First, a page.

Talk about monkeying around. When 911 dispatchers answered a routine call, they had no idea who was on the other end of the line. As it turns out, a monkey at a California zoo dialed 911 after getting a hold of a cell phone.
The San Luis Obispo County Sheriff’s Office said it received a 911 call on Saturday night that disconnected. Later, when dispatchers attempted to call the number back, nobody answered.
California monkey steals zoo’s cell phone, chaos ensues
Later, deputies were sent to the cellphone’s location to determine if someone required assistance. When they arrived at the zoo’s address near Paso Robles, the employees said that nobody there had made the call.
“Was someone trying to make us look like a monkey’s uncle?” the sheriff’s office wrote on Facebook after the incident. After some investigating, it was determined that the zoo’s Capuchin monkey, dubbed Route, was the likely suspect.
Before dialing, Route had nabbed the cell phone in the zoo’s golf cart that employees use as they drive around the 40-acre site.
“We’re told Capuchin monkeys are very inquisitive and will grab anything and everything and just start pushing buttons,” the sheriff’s office added.
According to reports, by a rare chance, the monkey punched in the correct numbers to call emergency services.
Theft steals woman’s pet capuchin monkey from vehicle
Several months ago, someone stole a Minnesota woman’s pet capuchin monkey from a parked car in April.
The monkey, whom she named Coco Chanel, was monkey-napped while a family member of her owner, Zaurice Steward, was shopping at a local grocery store. The relative had left Coco in the vehicle, and when they came back from shopping, the monkey was gone.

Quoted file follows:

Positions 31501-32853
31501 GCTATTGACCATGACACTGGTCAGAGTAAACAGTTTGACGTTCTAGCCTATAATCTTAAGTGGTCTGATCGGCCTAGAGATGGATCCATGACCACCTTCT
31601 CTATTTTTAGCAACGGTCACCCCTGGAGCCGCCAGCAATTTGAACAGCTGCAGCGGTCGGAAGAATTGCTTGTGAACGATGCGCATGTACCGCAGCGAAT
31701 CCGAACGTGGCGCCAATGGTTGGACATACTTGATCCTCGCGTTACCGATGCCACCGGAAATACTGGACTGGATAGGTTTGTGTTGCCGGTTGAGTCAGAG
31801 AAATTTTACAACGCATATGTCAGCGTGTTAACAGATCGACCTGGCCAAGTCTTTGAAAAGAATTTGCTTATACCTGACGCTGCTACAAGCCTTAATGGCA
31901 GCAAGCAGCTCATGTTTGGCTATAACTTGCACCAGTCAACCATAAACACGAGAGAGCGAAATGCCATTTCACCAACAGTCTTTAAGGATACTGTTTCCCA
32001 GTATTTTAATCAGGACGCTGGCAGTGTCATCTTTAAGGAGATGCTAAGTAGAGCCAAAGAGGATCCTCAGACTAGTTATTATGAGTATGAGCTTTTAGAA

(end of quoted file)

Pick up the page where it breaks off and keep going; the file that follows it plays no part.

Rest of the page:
“Investigators are canvasing the area for witnesses and surveillance footage,” a statement from Maplewood Public Safety said after they launched a search.
“I kind of felt like I failed as a parent, even though this didn’t happen under my care,” the owner said about her missing monkey. “I know she’s terrified. I’m worried for her safety.”
In many states, this specific breed of monkeys is legal to own as pets. However, it is illegal to own a monkey in Minnesota, where the alleged theft took place.
Capuchin monkeys are a small breed of New World monkeys found in Central and South America. The species has featured prominently in popular culture as they are clever and easy to train. In many cases, the monkeys are trained to help people with disabilities.
Currently, it is unknown how many capuchin monkeys are owned as pets in the U.S. However, National Geographic reported that there were around 15,000 owned as pets in 2013. Although prices vary, baby capuchin monkeys sold as pets in the states can cost a buyer over $12,000.